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Proposed tree ordinance would require root barriers
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Flowery Branch city leaders are considering amending an existing ordinance to more clearly specify tree usage in subdivisions.

City Planner John McHenry showed example pictures of how tree roots can push up streets and pedestrian sidewalks, causing safety hazards.

“We obviously have language currently in the subdivision code and in the zoning ordinance in terms of trees,” McHenry said at Thursday’s City Council meeting. “What we don’t have is this specific language calling out specific trees, as well as the diagram (of these root barriers).”

According to McHenry, the city recently spent $9,588 to repair around 1,000 square feet of sidewalks in the Sterling on the Lake subdivision.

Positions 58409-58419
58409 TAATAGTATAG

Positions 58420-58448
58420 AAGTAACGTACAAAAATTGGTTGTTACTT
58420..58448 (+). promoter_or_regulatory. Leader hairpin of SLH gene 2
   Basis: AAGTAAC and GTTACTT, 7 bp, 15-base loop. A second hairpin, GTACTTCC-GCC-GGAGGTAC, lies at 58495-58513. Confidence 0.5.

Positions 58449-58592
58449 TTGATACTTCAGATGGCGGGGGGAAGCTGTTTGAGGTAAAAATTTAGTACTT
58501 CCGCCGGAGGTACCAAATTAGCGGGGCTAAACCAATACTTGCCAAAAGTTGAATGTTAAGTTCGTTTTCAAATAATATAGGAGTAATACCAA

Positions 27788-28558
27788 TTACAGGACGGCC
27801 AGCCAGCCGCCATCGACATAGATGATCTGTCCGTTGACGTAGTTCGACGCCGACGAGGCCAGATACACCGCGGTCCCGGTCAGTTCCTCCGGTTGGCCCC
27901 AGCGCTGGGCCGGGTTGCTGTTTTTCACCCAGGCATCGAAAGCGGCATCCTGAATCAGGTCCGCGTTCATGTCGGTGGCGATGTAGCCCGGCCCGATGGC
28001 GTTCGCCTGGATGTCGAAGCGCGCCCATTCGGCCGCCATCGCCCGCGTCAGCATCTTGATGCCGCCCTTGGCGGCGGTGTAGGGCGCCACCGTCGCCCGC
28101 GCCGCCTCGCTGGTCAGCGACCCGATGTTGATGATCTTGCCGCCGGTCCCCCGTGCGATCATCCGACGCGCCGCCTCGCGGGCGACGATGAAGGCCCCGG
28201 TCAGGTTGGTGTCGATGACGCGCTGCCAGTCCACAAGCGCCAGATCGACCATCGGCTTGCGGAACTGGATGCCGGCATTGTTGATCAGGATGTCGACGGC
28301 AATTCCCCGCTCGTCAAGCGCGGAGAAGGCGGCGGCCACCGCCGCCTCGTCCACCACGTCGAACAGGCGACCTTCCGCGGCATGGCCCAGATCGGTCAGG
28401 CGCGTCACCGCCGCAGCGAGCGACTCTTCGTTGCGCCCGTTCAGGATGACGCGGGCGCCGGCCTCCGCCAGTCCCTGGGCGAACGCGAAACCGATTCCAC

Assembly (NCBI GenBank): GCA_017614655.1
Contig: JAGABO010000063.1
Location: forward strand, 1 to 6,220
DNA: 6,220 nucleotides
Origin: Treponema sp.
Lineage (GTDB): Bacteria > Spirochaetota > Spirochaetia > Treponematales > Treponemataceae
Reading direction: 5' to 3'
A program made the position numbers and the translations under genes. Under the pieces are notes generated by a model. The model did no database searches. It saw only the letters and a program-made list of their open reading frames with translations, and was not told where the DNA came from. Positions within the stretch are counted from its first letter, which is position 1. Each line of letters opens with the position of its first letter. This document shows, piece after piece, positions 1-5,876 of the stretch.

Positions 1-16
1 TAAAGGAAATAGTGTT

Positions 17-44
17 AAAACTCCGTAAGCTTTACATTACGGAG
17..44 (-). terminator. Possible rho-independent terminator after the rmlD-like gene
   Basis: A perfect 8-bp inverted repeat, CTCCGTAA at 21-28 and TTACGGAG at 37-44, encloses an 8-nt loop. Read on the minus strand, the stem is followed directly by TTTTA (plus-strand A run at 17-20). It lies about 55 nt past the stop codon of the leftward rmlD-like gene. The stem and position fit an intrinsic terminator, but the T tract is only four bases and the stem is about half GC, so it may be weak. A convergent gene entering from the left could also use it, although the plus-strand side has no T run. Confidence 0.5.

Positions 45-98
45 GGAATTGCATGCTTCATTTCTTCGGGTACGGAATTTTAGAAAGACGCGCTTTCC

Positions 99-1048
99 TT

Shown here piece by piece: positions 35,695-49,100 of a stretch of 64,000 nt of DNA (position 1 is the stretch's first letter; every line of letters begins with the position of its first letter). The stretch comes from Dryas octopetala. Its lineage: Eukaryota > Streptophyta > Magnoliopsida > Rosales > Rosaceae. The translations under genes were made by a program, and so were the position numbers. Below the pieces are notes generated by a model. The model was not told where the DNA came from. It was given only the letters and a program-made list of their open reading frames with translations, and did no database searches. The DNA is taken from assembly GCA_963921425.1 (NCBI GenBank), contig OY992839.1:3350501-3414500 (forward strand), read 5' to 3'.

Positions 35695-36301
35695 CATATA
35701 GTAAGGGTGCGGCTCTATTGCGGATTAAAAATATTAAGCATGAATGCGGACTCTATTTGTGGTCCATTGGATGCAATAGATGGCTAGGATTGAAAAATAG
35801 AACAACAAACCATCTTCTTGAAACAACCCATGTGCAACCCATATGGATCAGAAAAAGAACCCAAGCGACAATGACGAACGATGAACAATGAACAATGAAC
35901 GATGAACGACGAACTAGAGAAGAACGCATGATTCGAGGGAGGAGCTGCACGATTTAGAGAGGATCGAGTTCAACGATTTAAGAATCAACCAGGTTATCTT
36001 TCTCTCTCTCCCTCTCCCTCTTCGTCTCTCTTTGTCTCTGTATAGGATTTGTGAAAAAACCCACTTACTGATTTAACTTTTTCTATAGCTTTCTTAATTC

The proposed ordinance change would require developers to install root barriers “when trees are planted within five feet of a sidewalk, curb, paved surface or underground utility corridor,” it reads.

Barriers force tree roots to grow further into the ground, rather than growing surface roots that would disturb the landscape.

The ordinance also identifies trees appropriate for street use.

Council members approved a first reading of the proposed ordinance amendment; a second reading and final approval is required prior to the changes taking place.

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